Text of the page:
Integrated Crop Management

A survey on Asian soybean rust management

The survey of Corn and Soybean Initiative retail partners (input suppliers), discussed [1] in the special soybean aphid issue of the ICM Newsletter (January 23, 2006), asked additional questions about management for soybean rust in the 2005 growing season. Twenty of 26 partners who were polled responded. Statewide treatments with foliar fungicides varied from area to area, with more acres sprayed in the western half of Iowa. Among these 20 responses, an estimated 32,000 acres were treated. Areas treated ranged from 1 up to 10 percent of soybean acreage within their service communities, with most reporting 0 to 1 percent. Two respondents specifically stated that most applications were made not from direct fear of Asian soybean rust infection but rather with the phrase "treated for 'plant health' purposes."

The primary product used was Headline®, generally applied at 6 oz. per acre. Other products reported to be used were Quadris® and Stratego®. Some Section 18 product treatments made were likely off-label. Every partner but one said that treatments were all ground applied, the exception being very limited aerial spraying in southwest Iowa coupled with the usual ground applications. There may have been other occasional aerial applications, but they were the exception in Iowa.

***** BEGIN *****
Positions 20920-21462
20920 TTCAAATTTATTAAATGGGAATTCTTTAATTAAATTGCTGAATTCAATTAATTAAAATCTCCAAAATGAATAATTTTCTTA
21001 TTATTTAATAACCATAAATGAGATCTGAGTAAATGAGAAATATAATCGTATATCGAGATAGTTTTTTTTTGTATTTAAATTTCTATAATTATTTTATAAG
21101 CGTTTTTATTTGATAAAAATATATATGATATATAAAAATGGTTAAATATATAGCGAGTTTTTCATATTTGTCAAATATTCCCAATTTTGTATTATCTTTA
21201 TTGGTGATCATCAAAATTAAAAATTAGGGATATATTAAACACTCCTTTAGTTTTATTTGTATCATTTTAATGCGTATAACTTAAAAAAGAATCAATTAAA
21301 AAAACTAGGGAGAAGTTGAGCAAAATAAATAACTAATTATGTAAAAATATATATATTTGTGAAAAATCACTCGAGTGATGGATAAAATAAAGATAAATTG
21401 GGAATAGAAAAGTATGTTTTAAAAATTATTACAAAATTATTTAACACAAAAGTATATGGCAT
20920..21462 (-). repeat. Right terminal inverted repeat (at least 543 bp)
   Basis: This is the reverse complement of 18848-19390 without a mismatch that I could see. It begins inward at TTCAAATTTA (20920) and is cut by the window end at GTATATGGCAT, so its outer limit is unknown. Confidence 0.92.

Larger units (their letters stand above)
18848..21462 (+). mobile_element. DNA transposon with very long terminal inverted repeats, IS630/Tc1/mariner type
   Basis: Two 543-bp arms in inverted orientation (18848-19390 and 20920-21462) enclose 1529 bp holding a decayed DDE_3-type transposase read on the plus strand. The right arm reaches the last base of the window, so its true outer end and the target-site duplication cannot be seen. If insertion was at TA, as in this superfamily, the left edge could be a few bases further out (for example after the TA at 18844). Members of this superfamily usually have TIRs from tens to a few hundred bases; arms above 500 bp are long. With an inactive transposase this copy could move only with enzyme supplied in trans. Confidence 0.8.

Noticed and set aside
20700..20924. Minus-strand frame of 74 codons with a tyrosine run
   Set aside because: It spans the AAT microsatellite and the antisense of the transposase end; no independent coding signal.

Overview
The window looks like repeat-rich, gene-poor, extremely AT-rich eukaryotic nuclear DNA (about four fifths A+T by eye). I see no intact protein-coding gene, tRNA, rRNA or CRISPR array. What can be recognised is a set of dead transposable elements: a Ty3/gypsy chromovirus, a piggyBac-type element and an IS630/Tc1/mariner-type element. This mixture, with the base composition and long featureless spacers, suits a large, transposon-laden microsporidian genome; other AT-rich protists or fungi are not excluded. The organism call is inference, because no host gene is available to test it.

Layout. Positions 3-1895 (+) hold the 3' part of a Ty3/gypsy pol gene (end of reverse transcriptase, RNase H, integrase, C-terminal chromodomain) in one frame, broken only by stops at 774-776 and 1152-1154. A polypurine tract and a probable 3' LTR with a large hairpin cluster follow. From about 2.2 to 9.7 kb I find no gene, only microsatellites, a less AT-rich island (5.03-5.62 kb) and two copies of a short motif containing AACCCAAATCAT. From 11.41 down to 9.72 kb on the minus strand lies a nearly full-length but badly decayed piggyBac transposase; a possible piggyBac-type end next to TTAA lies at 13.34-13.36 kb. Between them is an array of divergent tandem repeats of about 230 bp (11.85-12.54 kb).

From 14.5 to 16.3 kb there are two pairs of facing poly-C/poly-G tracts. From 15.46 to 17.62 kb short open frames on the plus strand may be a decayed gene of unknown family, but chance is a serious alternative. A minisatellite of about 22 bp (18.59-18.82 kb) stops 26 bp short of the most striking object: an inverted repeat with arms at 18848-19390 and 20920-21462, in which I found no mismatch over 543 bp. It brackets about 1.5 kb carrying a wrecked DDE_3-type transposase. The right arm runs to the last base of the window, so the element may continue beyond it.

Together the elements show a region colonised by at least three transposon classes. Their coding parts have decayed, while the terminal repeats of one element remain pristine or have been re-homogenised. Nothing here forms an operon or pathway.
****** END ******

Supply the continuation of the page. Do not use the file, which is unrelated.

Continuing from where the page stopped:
We also asked about applying fungicides with either insecticides and/or herbicides. The most common mix was with Roundup® herbicide, but some mixing occurred with all of the midsummer pesticide treatments.

Concerning storage of "stockpiled" or leftover fungicides, most partners reported that they knew of little carryover product on-farm, but one respondent stated: "Yes, and there was more than we know about or want to think about across Iowa. [We discouraged stockpiling, but] brokers really loaded some up."

In summary, although there were some Asian soybean rust treatments made in 2005, the practice was infrequent. As we approach the 2006 growing season, our knowledge base about this disease should grow from local and national experiences.

This article originally appeared on page 49 of the IC-496 (3) -- February 27, 2006 issue.

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